“Magazines in that era were driven by damsel-in-distress narratives,” said Ramin Setoodeh, the executive editor at Variety and the author of “Ladies Who Punch.” “It was almost like a sport to watch a woman self-destruct.”

This was the time before stars could talk to their fans directly, of course. There was no clapping back on Twitter, no hosting an Instagram Live to tell one’s side of the story.

In a 2013 interview with David Letterman that has recently resurfaced, Ms. Lohan was grilled to the point of tears about a looming trip to rehab, for laughs. (“She’s probably deeply troubled and therefore great in bed,” Donald Trump told Howard Stern in 2004, when the actress was 18.) When Ms. Hilton’s sex tape was leaked without her consent, nobody was using the phrase “revenge porn” or talking openly about emotional pain as trauma.

Terms like “accountability,” “consent,” “fat-shaming,” “mental health” — these weren’t part of the pop lexicon, said Susan Douglas, a professor of communication and media at the University of Michigan and a co-author of “Celebrity: A History of Fame.”

For the celebrity press, at least, such framing would have served no useful purpose. Disaster and personal tragedy sold.

As Harvey Levin, the founder of TMZ, put it in 2006: “Britney is gold. She is crack to our readers. Her life is a complete train wreck, and I thank God for her every day.”

“It was a different time,” Rosie O’Donnell, who interviewed Ms. Spears on her talk show in 1999, said in a phone interview. “You’re a level-headed girl,” she told her back then, “and I hope you stay that way.”

‘We’re All Collateral Damage’

In recent years, there have been Hollywood reappraisals of Anita Hill, a law professor who now leads the Hollywood Commission on sexual harassment, decades after her own high-profile case was dismissed; Tonya Harding, the former Olympic figure skater whose rivalry with Nancy Kerrigan, and its violent climax, were cast against a story of childhood abuse; and Lorena Bobbitt, whose physical harm of her husband has been reframed in the context of years of domestic abuse.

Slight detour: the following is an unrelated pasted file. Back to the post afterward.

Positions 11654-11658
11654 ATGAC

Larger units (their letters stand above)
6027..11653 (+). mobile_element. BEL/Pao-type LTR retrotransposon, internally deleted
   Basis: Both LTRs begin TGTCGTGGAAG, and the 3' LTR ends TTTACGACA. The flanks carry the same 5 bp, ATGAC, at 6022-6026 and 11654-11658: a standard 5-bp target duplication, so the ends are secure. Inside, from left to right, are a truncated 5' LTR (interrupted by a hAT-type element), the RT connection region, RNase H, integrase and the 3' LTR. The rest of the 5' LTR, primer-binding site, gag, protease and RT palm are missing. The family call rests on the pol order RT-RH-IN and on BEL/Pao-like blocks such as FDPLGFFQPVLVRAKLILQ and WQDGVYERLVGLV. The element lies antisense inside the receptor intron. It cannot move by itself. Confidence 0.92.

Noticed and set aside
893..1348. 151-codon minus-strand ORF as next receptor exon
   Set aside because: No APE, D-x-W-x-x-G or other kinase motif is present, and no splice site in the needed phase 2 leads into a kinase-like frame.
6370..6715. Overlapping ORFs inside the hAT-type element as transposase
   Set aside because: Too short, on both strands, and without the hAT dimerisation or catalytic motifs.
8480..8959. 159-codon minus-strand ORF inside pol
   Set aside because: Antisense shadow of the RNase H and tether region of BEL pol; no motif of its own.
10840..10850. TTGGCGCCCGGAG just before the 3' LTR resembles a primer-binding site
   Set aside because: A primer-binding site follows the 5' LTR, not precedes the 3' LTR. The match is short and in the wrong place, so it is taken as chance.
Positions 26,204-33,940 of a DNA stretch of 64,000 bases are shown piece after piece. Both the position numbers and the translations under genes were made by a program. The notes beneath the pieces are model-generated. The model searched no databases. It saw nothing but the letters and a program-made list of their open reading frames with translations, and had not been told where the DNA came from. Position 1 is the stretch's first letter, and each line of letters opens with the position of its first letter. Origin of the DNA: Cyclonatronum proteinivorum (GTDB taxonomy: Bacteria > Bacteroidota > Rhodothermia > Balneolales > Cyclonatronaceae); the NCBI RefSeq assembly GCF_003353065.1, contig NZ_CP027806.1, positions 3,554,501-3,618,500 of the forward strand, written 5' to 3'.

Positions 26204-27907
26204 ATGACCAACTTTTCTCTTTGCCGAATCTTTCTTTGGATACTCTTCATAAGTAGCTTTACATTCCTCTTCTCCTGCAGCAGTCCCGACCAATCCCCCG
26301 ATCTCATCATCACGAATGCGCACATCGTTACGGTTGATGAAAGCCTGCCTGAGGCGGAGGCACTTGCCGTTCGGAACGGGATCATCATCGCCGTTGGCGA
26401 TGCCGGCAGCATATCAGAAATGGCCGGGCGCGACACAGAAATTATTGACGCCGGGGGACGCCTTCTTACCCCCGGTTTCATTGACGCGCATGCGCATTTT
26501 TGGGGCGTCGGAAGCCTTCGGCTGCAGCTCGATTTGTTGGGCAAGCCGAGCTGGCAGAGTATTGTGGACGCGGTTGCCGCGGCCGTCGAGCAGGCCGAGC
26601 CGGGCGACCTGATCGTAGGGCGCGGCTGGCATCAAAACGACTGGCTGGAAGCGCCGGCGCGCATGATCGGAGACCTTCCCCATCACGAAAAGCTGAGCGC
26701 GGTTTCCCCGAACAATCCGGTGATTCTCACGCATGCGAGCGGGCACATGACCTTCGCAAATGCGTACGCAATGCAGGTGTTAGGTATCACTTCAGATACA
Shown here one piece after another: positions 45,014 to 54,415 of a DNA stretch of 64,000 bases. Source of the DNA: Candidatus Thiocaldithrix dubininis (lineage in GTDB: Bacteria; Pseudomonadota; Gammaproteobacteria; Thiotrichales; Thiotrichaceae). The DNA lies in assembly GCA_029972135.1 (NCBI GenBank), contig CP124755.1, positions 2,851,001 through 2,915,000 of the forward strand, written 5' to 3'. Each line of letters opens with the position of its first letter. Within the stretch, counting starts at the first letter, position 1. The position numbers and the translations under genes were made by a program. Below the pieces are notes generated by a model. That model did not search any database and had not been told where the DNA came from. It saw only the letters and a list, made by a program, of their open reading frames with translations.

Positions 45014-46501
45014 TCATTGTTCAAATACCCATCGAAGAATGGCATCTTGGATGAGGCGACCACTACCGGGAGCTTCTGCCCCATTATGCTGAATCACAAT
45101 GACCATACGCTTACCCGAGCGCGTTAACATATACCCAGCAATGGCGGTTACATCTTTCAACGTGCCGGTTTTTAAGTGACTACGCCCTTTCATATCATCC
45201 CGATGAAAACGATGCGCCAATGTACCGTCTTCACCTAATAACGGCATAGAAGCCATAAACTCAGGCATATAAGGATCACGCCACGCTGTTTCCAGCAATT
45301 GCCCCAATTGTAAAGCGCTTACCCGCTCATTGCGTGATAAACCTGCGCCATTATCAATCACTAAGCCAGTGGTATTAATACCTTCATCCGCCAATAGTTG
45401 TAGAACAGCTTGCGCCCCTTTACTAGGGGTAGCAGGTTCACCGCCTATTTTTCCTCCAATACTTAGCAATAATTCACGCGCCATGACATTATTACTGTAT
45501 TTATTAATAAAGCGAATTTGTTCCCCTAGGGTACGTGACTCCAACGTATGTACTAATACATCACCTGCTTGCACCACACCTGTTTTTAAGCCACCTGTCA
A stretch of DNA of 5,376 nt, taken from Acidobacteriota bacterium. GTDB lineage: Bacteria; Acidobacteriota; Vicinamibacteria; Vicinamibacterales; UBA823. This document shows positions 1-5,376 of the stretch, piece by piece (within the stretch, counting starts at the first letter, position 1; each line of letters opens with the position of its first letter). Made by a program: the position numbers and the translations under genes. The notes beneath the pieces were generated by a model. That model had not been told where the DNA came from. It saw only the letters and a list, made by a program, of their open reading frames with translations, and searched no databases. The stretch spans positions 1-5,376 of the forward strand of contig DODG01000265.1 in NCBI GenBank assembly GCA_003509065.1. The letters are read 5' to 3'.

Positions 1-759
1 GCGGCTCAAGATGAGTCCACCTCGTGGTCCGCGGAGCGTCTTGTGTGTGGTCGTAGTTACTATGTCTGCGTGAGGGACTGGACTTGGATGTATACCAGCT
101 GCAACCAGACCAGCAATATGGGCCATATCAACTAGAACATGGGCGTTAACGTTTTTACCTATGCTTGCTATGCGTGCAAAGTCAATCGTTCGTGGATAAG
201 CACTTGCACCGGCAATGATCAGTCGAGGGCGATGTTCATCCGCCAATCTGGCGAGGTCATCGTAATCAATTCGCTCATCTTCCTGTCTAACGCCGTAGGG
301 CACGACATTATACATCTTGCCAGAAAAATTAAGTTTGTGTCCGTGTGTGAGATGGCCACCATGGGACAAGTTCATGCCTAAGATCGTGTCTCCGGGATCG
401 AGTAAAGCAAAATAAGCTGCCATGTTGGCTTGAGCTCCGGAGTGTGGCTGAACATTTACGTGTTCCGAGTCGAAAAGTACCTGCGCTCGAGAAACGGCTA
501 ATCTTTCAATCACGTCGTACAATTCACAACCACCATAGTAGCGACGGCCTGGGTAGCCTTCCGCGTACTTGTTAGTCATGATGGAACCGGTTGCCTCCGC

Some women have retold their stories themselves. Jessica Simpson published a memoir in 2020 about her time in the spotlight, including her battle with alcoholism. Christina Aguilera described the feeling of being pitted against Ms. Spears — “Britney as the good girl and me as the bad” — in a 2018 story in Cosmopolitan.

But Ms. Lewinsky was perhaps the first of this era of women to reclaim her story.

After being excoriated in the press for her affair with President Clinton as a 21-year-old intern, she went on to earn a master’s in social psychology. She carefully re-emerged in the public eye in 2014, with an essay and TED Talk about public shame. Now she’s producing a documentary on the subject, and how it permeates society.

“We tend to forget the collective experience,” Ms. Lewinsky said by phone. “We direct this kind of vitriol and misogyny toward one woman, but it actually reverberates to all women. We’re all collateral damage, whether we’re the object or not.”

These days, that view is more widely held. Abuse and discrimination are now generally seen as systemic issues, and those who endure it are lent more credibility and sympathy. Contemporary artists speak candidly about mental health; their seeking help tends to be applauded rather than ridiculed. And social media has enabled stars to take back some control (while also opening them up to further scrutiny in other ways).

“The legacy media star has dimmed,” said Allison Yarrow, the author of “90s Bitch: Media, Culture, and the Failed Promise of Gender Equality.

Lizzo, for instance, posts photos on Instagram that align with the body positivity her fans admire. Billie Eilish speaks frequently and frankly about mental health. FKA Twigs, when asked about her allegations of abuse against her ex, Shia LaBeouf, and why she didn’t leave, can choose not to answer: “The question should really be to the abuser, ‘Why are you holding someone hostage with abuse?’”

Now, entertainment journalists who worked through the tabloid era are looking back on their coverage through a critical lens; some are expressing regret and even issuing apologies.

Steven Daly, who wrote the infamous 1999 Rolling Stone cover story on Britney Spears, said that in hindsight, having a 17-year-old girl show him, a man in his 30s, around her childhood bedroom was slightly creepy.

But he is more troubled by the photos that appeared alongside his piece: Britney in a bra and hot pants holding a Teletubby; Britney in a pair of white cotton underwear surrounded by her bedroom dolls; photos the pop star — rather than the photographer or editors — was often asked to defend.

“These were soft-porn pictures of an underage girl,” said Mr. Daly, now 60. “If you did that nowadays, you’d be put through a wood chipper.”